In the wake of the pandemic, employers may have overlooked a phenomenon: the Skills Gap. In Natural HR’s The Top 10 HR Stats to Bring to the Board, we discuss the Skills Gap and the tools that we can use in order to close it.
What is the skill gap?
The Skills Gap is the difference between the abilities of an employee and those expected by their employer. The Skills Gap has reached an all-time height in the current climate:
Businesses are less able to hire skilled workers because of cost-cutting measures in recruitment.
Unsuitable candidates apply for jobs because of inaccurate or misleading job descriptions.
The pandemic has forced employees to perform tasks that are outside their skill set.
Companies are under more pressure due to a global shortage of skills in areas like software development.
How can we close the skills gap?
Employers should invest in internal learning and development rather than solely relying upon recruitment. This will not only improve your company’s value proposition but will also motivate employees and increase employee retention.
This will also reduce costs. According to the Chartered Institute for Personal Development, the average cost of hiring a new employee is more than PS6,000. This can reach PS19,000. For managers and senior positions, it could be even more.
Staff who believe that their employers are interested in their development and learning are happier. According to a report by Udemy, eight out of ten employees are more likely to be engaged in learning and development. It gets better, as engaged employees are 22% productive in general.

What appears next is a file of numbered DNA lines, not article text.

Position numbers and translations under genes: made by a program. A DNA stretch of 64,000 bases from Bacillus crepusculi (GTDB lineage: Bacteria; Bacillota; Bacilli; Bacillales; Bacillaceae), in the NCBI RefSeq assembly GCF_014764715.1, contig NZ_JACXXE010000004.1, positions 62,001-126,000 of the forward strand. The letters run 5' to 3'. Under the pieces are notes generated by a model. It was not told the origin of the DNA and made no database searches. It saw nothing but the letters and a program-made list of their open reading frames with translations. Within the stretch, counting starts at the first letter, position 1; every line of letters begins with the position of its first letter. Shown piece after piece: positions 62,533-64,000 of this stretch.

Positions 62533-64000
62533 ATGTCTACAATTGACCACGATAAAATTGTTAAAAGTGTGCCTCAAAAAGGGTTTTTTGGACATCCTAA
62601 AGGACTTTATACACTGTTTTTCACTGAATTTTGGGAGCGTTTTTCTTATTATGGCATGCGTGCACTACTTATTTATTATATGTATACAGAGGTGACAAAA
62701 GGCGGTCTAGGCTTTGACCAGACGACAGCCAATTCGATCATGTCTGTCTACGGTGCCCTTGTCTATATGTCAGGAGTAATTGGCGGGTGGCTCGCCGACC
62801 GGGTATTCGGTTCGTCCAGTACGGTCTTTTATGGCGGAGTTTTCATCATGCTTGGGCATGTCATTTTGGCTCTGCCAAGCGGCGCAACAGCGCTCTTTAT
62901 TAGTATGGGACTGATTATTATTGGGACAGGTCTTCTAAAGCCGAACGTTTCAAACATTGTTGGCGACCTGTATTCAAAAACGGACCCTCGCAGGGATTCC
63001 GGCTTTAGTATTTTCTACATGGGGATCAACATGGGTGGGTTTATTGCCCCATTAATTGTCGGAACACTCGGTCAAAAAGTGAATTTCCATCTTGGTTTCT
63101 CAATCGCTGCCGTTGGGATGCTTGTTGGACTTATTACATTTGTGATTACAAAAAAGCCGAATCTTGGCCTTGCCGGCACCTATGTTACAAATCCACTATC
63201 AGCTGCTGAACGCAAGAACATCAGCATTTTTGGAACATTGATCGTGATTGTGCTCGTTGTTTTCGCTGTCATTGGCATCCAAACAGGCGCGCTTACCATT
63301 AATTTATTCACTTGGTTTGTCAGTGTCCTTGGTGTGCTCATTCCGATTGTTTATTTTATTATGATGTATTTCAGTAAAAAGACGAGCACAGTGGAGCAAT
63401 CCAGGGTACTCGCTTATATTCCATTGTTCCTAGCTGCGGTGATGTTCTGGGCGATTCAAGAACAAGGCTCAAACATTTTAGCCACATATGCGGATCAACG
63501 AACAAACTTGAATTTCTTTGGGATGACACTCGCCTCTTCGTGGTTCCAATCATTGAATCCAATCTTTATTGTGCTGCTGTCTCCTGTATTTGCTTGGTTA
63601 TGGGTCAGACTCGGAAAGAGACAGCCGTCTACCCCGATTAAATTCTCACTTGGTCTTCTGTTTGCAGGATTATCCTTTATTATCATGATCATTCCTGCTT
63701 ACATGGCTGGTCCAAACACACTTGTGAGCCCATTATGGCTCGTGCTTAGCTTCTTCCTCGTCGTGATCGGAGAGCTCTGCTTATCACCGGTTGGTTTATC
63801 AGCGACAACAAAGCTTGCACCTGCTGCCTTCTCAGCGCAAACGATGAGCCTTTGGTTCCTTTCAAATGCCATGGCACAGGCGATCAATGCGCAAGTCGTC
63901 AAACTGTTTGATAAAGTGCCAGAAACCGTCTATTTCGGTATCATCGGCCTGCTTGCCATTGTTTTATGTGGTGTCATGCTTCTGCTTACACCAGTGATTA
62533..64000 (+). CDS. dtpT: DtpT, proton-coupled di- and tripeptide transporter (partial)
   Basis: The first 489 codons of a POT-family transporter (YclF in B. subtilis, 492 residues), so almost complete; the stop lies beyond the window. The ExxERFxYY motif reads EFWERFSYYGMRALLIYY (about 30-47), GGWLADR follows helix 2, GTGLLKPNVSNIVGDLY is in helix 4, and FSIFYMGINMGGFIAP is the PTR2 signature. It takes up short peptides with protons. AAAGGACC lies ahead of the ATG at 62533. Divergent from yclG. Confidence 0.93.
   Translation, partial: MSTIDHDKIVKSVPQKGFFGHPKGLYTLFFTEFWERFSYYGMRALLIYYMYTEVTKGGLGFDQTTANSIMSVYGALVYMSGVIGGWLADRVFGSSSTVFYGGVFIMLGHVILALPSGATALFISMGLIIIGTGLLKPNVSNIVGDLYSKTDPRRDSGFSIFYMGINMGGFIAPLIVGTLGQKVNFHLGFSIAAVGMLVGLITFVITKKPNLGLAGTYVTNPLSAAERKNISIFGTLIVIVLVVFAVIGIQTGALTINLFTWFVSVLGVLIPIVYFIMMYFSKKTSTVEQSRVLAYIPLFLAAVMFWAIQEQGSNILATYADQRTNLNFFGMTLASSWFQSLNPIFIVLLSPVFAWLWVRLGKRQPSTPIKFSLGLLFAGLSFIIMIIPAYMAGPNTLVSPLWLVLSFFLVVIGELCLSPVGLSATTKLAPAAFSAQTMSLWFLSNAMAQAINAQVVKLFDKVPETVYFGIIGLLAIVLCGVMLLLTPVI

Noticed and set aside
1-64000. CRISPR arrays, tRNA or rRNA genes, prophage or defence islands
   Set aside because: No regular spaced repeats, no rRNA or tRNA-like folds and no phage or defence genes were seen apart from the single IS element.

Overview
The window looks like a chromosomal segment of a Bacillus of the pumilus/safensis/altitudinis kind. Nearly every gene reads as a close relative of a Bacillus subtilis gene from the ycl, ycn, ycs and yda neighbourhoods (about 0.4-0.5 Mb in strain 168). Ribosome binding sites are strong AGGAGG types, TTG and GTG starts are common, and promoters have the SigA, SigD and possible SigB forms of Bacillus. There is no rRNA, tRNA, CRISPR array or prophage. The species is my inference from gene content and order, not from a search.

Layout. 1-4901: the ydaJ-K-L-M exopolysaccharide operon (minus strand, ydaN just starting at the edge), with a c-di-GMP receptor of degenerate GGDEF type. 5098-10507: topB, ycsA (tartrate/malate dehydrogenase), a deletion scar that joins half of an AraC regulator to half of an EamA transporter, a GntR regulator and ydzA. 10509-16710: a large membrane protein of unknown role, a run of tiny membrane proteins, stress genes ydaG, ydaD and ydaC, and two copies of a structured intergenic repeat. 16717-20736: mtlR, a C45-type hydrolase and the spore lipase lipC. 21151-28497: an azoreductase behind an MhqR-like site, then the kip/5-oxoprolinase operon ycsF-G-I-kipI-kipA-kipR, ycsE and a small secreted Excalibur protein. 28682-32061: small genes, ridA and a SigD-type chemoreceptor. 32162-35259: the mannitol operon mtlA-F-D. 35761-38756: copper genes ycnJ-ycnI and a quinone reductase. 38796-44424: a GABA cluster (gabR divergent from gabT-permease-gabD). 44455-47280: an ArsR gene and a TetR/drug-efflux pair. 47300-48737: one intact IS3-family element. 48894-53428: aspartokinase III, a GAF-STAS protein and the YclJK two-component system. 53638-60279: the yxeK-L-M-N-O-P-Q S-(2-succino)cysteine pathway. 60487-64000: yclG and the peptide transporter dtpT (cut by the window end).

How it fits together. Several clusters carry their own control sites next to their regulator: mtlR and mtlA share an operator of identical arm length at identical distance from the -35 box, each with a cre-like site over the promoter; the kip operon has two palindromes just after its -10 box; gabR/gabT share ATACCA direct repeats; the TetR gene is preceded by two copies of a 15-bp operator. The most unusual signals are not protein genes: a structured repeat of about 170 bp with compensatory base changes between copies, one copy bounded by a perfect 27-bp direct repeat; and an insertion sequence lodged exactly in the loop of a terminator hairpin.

Tools to measure the skills gap
We can do more to track the impact of learning and developing. The ability to measure skills and competencies will reveal weaknesses within the individual and company.
Natural HR recommends a scoring matrix in HR software. This involves mapping out the skills needed for each job and assessing how staff members compare.
We could, for example, create a spider chart with ratings ranging from 1 to 5. The employee’s performance would be evaluated based on:
Then, we would compare their score (out of 5) with the required core competencies. We can plug all employee scores into a single dataset to identify the weaknesses of the company. This is particularly relevant for soft skills such as organization that may be needed across the entire business as opposed to only departmental competencies.
Results of measuring skills, competencies, and abilities
This data opens up a world of possibilities. We can not only tackle the Skills Gap crisis, but we can also invest in long-term pursuits like better employee engagement. This could also have an impact on other business decisions, such as the potential job roles that we still need to fill.
It may also lead to the development of training programs that would benefit all employees. It is not a crisis management strategy to invest in the skills of employees. It is a long-term commitment to the well-being of employees and the resilience of your company.